Document Financial Contributions

Without a prenup, meticulous documentation of financial contributions from spouses into a property is important, particularly when it comes to property division during a divorce. The rationale behind this diligence is rooted in the varying legal frameworks of different states.

In states where financial contributions play a role in property division, individuals going through a divorce may be required to demonstrate the extent of their contributions to a property or to other marital affairs. In those states, you may need to present clear records of who contributed to the down payment, made mortgage payments, and covered maintenance costs, etc.

For example, in some community property states, such as CA, there is something known as real estate reimbursement where a party can receive reimbursements for any separate property paid towards a purchase of community property. For example, if you wanted to buy a home together with your spouse during your marriage, but you used your separate property funds towards a down payment, you could potentially receive a reimbursement for those funds upon divorce. 

Regardless of what jurisdiction you are in, maintaining detailed records remains a prudent strategy. Even in states with a default 50/50 division, having a comprehensive record of financial contributions can serve as a valuable reference and may prove beneficial in resolving any disputes that may arise during the divorce process. Therefore, it is advisable for couples to keep meticulous records to safeguard their individual financial interests in the absence of a prenuptial agreement.

Consult Legal Professionals

When in doubt: ask an expert. With or without a prenup, seeking legal advice is prudent when purchasing the property. Financial advisors and attorneys can provide guidance on the specific laws in your jurisdiction, potential risks, and strategies to protect your interests when making this monumental purchase!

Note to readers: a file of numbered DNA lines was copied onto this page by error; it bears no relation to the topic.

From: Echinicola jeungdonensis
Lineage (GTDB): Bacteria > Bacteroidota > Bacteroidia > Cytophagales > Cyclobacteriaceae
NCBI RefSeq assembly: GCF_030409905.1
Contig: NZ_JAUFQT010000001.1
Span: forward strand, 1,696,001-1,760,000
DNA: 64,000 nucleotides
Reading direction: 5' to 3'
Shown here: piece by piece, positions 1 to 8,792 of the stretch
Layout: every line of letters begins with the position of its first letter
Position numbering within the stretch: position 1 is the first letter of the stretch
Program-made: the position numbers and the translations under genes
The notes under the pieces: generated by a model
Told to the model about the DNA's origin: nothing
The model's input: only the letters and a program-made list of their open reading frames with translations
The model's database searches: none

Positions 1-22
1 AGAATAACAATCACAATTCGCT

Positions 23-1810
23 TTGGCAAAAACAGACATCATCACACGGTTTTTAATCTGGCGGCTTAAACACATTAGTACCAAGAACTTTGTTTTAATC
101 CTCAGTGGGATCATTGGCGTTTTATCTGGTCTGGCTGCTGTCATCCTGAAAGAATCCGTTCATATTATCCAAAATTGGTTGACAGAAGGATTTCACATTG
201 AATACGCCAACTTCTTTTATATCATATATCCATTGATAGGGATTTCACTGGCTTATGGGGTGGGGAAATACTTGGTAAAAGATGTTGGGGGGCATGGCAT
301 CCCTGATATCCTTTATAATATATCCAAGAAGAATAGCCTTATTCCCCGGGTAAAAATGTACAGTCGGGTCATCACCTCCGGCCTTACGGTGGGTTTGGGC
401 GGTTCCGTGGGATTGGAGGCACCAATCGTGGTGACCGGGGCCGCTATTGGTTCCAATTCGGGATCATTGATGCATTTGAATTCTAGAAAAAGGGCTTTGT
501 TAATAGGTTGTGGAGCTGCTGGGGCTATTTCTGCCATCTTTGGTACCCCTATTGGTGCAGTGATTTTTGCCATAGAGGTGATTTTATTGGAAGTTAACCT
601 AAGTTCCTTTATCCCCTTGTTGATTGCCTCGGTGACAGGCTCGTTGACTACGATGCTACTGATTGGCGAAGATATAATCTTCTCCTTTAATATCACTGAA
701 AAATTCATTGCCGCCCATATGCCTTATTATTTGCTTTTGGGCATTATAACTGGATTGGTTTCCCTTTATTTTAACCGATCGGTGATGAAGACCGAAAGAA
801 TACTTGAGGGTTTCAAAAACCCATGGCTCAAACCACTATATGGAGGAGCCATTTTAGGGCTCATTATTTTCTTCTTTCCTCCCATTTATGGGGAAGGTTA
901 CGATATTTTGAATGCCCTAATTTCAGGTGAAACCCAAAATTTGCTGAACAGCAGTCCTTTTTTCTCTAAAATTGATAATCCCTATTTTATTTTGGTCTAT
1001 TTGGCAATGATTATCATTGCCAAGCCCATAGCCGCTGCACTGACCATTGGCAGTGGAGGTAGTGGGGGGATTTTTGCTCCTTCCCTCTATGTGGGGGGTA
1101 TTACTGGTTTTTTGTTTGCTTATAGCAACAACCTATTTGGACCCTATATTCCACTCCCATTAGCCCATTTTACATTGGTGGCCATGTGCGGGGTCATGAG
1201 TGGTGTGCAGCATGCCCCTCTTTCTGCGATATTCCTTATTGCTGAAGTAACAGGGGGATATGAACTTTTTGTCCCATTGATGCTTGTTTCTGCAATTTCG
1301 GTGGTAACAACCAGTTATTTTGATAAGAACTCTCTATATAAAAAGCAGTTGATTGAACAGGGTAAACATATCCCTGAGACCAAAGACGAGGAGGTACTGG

Create a Postnup

While not a 1-1 substitute for a prenuptial agreement, a postnuptial agreement is one way you can make sure you protect property purchased during marriage. A postnuptial agreement or “postnup” is similar to a prenup but it is executed AFTER getting married (a prenup is executed before the marriage). A postnup can outline the rights and responsibilities of each spouse concerning the property you want to buy. This document can address issues such as ownership percentages, contribution records, and potential scenarios in the event of separation, divorce, and even death. 

 

Final Thoughts

Navigating property purchases without a prenuptial agreement requires careful consideration, communication, and strategic planning. By understanding what your state says about property purchased during a marriage, openly communicating with your partner, and implementing proactive measures, you can confidently get started on your property ownership journey. You can also consider getting a postnuptial agreement to make sure your property is divided according to your wishes. Remember, seeking professional legal advice is never a bad idea to ensure that your rights and interests are protected throughout the process.

You are writing your life story. Get on the same page with a prenup. For love that lasts a lifetime, preparation is key. Safeguard your shared tomorrows, starting today.
All content provided on this blog is for informational purposes only. HelloPrenup, Inc. (“HelloPrenup”) makes no representations as to the accuracy or completeness of any information on this site. HelloPrenup will not be liable for any errors or omissions in this information nor for the availability of this information. These terms and conditions of use are subject to change at any time and without notice. HelloPrenup provides a platform for contract related self-help. The information provided by HelloPrenup along with the content on our website related to legal matters (“Information”) is provided for your private use and does not constitute legal advice. We do not review any information you provide us for legal accuracy or sufficiency, draw legal conclusions, provide opinions about your selection of forms, or apply the law to the facts of your situation. If you need legal advice for a specific problem, you should consult with a licensed attorney. Neither HelloPrenup nor any information provided by Hello Prenup is a substitute for legal advice from a qualified attorney licensed to practice in an appropriate jurisdiction.